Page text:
FOR IMMEDIATE RELEASE
Rep. Eugene DePasquale
DePasquale to reintroduce toy recall legislation
HARRISBURG, Dec. 13 – State Rep. Eugene DePasquale, D-York, announced he will introduce a package of legislation to help parents ensure the products they buy for children in Pennsylvania are safe.
The first bill would sharply increase criminal and civil penalties for knowingly selling toys and children’s products that have been recalled or deemed unsafe for use.
"It’s mind-boggling that such a law is required, but, there are people out there who would risk a child’s life by selling unsafe products just to make a quick buck," DePasquale said. "With the holidays before us and so many families struggling, some parents may not notice that a deal on a toy is 'too good to be true' until it’s too late.
"I want to come down hard on these criminals and also improve access to information for parents with one goal in mind – protecting our children."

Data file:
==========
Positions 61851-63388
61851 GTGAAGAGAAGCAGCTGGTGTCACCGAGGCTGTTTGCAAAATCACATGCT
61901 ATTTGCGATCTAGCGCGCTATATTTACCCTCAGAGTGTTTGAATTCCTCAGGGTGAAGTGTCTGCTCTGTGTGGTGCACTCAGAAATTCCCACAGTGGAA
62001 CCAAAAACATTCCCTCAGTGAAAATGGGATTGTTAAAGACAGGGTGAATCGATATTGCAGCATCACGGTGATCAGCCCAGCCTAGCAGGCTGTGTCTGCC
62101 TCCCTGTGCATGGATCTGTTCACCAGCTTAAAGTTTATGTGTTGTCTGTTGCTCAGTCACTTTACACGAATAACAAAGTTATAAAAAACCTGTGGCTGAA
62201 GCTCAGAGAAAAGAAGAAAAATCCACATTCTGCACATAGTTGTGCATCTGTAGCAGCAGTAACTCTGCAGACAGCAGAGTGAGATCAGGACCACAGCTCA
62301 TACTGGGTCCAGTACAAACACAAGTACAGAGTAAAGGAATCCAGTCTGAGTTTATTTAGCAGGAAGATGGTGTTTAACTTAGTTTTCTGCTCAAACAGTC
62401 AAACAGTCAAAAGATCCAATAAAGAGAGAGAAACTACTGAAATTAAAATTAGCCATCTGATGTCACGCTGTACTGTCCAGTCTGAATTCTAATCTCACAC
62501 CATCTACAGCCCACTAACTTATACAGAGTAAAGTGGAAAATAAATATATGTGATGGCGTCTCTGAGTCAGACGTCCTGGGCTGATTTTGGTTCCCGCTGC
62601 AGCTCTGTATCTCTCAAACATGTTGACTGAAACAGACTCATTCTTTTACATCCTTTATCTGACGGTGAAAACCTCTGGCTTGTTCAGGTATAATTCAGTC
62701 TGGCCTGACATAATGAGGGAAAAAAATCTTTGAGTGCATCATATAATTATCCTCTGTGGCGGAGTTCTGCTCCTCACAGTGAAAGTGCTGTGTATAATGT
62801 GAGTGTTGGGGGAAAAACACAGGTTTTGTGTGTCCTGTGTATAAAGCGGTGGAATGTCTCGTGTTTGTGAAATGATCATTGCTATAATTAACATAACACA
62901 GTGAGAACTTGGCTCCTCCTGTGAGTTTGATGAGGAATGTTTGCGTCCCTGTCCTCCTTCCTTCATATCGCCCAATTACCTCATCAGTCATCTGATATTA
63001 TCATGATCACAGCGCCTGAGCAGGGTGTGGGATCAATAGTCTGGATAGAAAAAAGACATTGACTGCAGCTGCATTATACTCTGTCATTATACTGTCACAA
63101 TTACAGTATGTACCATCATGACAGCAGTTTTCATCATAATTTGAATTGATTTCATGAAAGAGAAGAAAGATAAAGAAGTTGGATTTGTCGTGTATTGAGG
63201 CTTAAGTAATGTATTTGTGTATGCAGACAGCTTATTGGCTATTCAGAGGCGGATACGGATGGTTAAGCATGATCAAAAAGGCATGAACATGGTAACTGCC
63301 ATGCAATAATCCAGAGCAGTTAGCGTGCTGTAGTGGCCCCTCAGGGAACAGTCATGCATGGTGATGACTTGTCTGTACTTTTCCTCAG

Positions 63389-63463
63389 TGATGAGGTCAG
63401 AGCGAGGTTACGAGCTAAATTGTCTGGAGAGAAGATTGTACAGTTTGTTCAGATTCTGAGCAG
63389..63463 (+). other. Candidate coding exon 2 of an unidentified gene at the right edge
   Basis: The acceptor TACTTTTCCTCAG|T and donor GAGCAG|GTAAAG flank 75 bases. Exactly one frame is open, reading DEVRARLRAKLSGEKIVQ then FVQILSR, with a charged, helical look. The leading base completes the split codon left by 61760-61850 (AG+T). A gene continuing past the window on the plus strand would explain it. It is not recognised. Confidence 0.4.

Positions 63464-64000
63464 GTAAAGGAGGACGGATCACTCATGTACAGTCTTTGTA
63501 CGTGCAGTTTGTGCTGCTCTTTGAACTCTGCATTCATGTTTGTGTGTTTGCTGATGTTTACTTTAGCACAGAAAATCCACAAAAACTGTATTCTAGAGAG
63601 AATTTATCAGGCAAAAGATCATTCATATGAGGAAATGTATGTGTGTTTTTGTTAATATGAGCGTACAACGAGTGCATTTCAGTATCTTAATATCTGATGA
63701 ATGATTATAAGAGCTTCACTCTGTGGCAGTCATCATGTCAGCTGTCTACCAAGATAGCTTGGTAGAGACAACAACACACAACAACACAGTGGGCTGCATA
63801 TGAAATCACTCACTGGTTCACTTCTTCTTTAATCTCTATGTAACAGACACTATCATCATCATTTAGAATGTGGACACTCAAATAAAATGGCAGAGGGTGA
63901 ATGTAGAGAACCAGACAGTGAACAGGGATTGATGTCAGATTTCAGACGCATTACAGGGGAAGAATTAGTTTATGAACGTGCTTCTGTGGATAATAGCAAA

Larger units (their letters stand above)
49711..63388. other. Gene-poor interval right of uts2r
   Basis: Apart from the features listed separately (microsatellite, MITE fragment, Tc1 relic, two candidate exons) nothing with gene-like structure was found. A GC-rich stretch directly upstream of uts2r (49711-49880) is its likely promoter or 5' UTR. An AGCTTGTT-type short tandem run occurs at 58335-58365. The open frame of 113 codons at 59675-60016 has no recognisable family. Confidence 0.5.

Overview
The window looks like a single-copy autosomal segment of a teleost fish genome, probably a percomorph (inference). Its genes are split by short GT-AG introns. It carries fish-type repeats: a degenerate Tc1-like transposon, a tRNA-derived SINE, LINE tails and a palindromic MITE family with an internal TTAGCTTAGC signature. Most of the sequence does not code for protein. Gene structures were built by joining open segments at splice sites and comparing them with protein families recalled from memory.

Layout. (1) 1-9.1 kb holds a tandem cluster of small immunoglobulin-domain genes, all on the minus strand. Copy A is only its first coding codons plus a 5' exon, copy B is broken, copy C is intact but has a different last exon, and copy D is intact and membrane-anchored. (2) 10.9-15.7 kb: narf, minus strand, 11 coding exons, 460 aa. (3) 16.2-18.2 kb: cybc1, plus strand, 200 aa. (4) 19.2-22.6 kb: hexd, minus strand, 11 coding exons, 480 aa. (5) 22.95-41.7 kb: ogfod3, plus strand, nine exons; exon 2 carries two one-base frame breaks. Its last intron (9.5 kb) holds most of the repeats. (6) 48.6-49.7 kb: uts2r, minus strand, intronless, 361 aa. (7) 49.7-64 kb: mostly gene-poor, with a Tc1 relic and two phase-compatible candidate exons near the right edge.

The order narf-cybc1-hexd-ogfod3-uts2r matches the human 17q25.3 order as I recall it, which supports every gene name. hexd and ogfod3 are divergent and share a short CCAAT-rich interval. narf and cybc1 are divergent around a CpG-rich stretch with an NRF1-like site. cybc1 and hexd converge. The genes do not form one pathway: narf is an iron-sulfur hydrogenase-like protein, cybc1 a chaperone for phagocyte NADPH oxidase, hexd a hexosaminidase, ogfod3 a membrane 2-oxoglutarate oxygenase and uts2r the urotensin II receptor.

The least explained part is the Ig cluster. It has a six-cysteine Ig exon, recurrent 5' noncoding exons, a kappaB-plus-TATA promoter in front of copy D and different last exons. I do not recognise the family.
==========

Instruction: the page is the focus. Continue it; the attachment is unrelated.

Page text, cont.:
The second bill would change Pennsylvania's Unfair Trade Practices and Consumer Protection laws to prohibit the sale of any children’s products (those intended for use by children younger than 12) that have been deemed unsafe by the Consumer Product Safety Commission.
"I don't want there to be any excuse for a company selling an unsafe children’s product. This bill would get the word out. Knowledge is power, and in cases like these, knowledge can be a lifesaver for our children," DePasquale said.
Under both proposals, the attorney general also would be required to establish and maintain a website that would provide links to lists of all national agencies that deal with consumer product safety and product recalls, as well as maintain an up-to-date list of products deemed unsafe by the CPSC. The products identified by any of these lists would be restricted from sale or commerce within Pennsylvania.
The bill also would require manufacturers, importers, wholesalers and distributors to notify their customers and retailers of recalled children's products within 24 hours of the announced recall. Retailers would have three days to remove recalled or unsafe items from their shelves, DePasquale said.